Performance with Half-Life 2 Episode 2 and Enemy Territory: Quake Wars
To touch on gaming performance, we chose two games that draw moderately on system resources, Half-Life 2 Episode 2 and Enemy Territory: Quake Wars. We then ran a pre-recorded demo of each at a resolution of 1280x800 and also at a higher resolution of 1920x1080 (the panel's maximum). The resulting performance achieved is indicated in frames per second in the graph below, and we tossed in benchmarks from Asus' G51VX -- which includes the exact same 1GB NVIDIA GeForce GTX 260M GPU -- for reference.
It's pretty tough to believe that we were fairly impressed with the FPS numbers put up by Dell's Studio XPS 16 just last month. With a 2.4GHz Core 2 Duo CPU and a 1GB ATI Radeon HD 4670 GPU, it was about as good as it got for the money. Here we are a month (and a major Intel platform) later, and a whole new bar has been set. The 1.6GHz Core i7-720QM, assisted by a 1GB NVIDIA GeForce GTX 260M GPU, plowed right through our two major gaming tests. The numbers speak for themselves, but during our real-world testing, we found both titles to be buttery smooth at Full HD (1080p) with all detail options maxed. In other words, both of these titles are no match for the hardware within the G51J-A1. Of course, Far Cry 2 is an entirely different matter, requiring much more potent innards in order to play back smoothly. So, we tested this rig with that title as seen below.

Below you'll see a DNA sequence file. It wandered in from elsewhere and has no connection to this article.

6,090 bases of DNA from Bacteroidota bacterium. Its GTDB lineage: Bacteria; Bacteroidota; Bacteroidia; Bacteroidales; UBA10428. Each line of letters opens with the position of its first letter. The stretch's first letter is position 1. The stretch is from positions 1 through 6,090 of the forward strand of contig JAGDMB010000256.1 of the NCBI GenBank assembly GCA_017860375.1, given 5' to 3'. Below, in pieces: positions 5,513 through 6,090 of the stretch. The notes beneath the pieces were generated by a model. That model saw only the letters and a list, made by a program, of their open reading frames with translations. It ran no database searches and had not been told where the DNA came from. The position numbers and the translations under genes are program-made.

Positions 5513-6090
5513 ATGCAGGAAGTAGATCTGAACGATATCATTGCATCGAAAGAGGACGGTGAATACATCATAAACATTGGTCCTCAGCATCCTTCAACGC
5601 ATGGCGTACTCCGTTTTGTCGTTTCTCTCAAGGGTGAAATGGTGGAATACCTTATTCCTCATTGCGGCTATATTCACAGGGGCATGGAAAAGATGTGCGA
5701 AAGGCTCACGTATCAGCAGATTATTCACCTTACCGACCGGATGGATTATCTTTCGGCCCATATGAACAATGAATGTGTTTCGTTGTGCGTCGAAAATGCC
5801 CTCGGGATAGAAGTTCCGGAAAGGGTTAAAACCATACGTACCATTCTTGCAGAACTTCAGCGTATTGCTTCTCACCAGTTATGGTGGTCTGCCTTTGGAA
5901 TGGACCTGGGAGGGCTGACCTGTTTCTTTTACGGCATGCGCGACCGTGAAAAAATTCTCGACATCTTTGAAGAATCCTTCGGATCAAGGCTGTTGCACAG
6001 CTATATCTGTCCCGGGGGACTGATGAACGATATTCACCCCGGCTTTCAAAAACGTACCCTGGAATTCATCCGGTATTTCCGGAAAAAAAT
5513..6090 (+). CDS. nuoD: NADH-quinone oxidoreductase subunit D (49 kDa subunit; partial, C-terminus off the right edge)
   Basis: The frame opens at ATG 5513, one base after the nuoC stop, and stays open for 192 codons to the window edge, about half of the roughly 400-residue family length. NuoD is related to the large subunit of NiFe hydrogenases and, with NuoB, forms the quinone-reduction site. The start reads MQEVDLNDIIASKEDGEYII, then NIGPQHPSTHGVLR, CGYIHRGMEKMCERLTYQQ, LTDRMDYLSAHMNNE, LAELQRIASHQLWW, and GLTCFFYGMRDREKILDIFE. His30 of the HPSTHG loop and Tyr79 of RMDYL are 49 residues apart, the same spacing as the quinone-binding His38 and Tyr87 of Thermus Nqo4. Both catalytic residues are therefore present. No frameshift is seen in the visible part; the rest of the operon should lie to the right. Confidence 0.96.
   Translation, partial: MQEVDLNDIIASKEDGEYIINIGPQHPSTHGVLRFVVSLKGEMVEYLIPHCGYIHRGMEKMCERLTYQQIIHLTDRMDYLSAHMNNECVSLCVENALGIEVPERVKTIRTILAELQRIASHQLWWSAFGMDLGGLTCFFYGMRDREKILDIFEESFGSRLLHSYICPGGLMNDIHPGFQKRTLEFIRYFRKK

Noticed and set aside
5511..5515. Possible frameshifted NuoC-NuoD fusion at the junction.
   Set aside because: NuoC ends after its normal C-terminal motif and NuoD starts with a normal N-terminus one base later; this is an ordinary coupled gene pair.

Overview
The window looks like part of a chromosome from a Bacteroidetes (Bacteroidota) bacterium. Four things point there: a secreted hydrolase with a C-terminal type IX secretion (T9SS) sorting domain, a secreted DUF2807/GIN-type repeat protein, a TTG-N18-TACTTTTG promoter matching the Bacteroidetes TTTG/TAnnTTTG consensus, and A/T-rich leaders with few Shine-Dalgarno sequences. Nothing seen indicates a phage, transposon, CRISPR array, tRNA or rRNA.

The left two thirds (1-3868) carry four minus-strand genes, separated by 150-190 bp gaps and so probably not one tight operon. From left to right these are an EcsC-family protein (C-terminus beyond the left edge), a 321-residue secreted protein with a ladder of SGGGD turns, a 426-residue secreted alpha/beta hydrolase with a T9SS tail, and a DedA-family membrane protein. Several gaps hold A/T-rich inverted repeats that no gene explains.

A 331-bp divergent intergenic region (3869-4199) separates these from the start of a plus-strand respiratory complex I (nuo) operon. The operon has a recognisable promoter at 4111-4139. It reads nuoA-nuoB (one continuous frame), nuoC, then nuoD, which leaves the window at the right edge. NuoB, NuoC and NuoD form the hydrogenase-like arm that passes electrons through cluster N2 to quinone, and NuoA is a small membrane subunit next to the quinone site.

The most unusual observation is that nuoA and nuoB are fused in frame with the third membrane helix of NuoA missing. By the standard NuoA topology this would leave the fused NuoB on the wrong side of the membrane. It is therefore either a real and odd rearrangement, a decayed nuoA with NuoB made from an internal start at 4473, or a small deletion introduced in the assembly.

DirectX Gaming Performance
Like the original, FarCry 2 is one of the more visually impressive games to be released on the PC to date. Courtesy of the Dunia game engine developed by Ubisoft, FarCry 2's game-play is enhanced by advanced environment physics, destructible terrain, high resolution textures, complex shaders, realistic dynamic lighting, and motion-captured animations. We benchmarked the graphics cards in this article with a fully patched version of FarCry 2, using one of the built-in demo runs recorded in the "Ranch" map. The test results shown here were run at three different resolutions (1280x720, 1600x1024 and 1920x1080), DirectX 10 enabled, 4x Anti-aliasing, and identical render quality settings.
As we suspected, Far Cry 2 really put a strain on the system. With 4X AA enabled and all other settings set to "High," we couldn't break the 30FPS barrier at the panel's native resolution. At 1280x720, the game was just playable, while the two higher settings were noticably jumpy at times. You could definitely make things more playable by disabling AA or stepping it down to 2X. Just to give you an idea of what a difference the CPU and OS make, have a look here. You'll notice that the Asus G51VX, which shares the exact same 1GB NVIDIA GeForce GTX 260M GPU as on this machine, had nearly identical frame rate numbers when we tested that rig in August with Far Cry 2. The difference? It had to run at 1366x768 to reach those figures, whereas we were able to reach as high as 1080p and still not dip below 25FPS. Impressive, to say the least.